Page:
(Artwork care of Karen Ramsay (www.karenramsay.com), profile photo care of brianlackeyphotography.com)

Monday, April 19, 2010

CD review - Sleepy Sun, Fever (2010)

This review is a love letter to Sleepy Sun. I caught their live show last month and was impressed. But now, I've been listening to their album, Fever, over and over. I can't seem to take it off repeat. The arcing flow of the songs fits together just so, with dynamics that resonate with my mood and mind.

Much like their concert, the vocals are an axis for the songs to revolve around. Musically, they wander from one genre to the next without jarring. And the guitar work ranges from textured to intense.

But there are differences, too. Rachel Williams is still haunting and soulful, but on Fever, she also sounds sweet, playful, and breathy -- sort of Bjork crossed with Emmy Lou Harris (and a touch of Margo Timmins). Bret Constantino has a voice like worn corduroy, every bit as expressive as in the show.

Fever leads off with Marina, which starts out with an acid rock guitar line before settling into a lazy groove. Williams' voice is honey sweet. The layers of guitars are more subtle than the show, but more satisfying for that. The bridge section shifts the mood into a jungle beat of percussion before sliding back into the trippy groove again. It's a satisfying journey and a perfect beginning for the album.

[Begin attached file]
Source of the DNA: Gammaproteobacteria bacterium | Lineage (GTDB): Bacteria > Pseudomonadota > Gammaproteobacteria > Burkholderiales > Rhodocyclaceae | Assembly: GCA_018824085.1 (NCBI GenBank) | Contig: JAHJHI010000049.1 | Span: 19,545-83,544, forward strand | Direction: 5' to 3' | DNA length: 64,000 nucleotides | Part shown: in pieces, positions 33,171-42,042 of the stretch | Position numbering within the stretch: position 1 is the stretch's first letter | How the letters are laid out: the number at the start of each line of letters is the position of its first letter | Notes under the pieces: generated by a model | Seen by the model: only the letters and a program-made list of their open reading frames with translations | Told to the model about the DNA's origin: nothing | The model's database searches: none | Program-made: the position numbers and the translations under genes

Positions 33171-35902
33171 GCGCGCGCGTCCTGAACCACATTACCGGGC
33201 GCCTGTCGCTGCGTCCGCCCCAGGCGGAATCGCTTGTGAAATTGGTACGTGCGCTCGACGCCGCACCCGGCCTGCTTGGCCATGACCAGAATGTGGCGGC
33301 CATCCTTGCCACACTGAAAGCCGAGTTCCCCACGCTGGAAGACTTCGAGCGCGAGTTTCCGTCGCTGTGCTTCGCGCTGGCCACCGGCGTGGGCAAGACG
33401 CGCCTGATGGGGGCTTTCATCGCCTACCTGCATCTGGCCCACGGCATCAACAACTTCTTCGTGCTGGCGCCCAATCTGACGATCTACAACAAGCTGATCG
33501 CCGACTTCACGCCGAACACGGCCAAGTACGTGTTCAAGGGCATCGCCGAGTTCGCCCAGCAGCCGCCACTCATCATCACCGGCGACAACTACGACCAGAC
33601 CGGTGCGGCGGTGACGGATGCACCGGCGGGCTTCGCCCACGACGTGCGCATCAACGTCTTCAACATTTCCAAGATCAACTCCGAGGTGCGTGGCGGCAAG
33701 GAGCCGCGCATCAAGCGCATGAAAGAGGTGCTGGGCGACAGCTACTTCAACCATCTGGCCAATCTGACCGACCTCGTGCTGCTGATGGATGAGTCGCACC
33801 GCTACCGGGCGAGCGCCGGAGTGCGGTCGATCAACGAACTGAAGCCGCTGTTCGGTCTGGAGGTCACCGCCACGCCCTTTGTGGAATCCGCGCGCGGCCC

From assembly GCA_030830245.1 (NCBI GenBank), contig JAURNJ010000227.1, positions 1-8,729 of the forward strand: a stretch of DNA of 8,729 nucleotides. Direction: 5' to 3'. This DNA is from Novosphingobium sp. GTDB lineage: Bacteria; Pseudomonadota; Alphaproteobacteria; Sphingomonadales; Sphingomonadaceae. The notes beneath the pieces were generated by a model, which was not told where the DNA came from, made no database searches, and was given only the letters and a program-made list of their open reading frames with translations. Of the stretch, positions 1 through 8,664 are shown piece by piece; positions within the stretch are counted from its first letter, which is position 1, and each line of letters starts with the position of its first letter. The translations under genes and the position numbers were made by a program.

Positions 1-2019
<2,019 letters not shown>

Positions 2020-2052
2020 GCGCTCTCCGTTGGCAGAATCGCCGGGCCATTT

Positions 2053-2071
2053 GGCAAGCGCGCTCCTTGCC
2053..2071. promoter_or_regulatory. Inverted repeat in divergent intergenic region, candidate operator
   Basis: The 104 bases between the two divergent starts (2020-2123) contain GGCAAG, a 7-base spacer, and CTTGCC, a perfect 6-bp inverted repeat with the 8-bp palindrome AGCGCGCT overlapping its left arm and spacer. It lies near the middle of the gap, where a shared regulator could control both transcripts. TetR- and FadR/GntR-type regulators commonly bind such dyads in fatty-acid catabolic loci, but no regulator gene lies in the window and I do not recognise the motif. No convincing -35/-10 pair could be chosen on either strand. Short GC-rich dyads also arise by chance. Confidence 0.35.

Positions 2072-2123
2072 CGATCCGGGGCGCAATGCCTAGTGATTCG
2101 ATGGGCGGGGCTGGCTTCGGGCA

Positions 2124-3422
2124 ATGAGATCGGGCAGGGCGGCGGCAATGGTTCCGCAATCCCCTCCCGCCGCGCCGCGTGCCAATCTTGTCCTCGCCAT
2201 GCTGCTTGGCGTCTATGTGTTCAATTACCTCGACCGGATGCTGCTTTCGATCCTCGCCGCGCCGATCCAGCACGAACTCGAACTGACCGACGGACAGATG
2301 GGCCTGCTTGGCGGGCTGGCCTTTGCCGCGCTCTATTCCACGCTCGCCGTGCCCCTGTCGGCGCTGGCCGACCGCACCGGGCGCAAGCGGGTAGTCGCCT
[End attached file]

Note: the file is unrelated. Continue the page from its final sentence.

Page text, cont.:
Desert God, had a different feel than the live version. Sure, you could still imagine Jerry Garcia sitting in on the session, but the album version takes that idea and tweaks it to almost sound like a Gomez cover. Constantino even sounds a lot like Ben Ottewell in his tone and phrasing. More than that, the change leading into the second verse could easily be lifted from an early Gomez song. There are elements of Get Miles, Rie's Wagon, and Revolutionary Kind all hiding here. As the song drifts from section to section, it isn't a rip-off or even a tribute. It's more like Sleepy Sun is channeling the same musical signal.

The only misstep is Freedom Line. Despite the loose vocal rhythm, the mechanical drum groove doesn't fit the album. The sudden acid jam at the end is in character for the album, but doesn't really flow out of the song. That's a minor gripe because the closer, Sandstorm Woman, slips back into the pervasive lazy psychedelia of the album. A great set up for starting the whole thing over again.

Pour me a glass of the Reverend by Avery and I'll just let the music roll over me. Hugs and kisses to Sleepy Sun -- thanks for the jams. Fever is officially due for release on June 1 in North America (May 17 in Europe).

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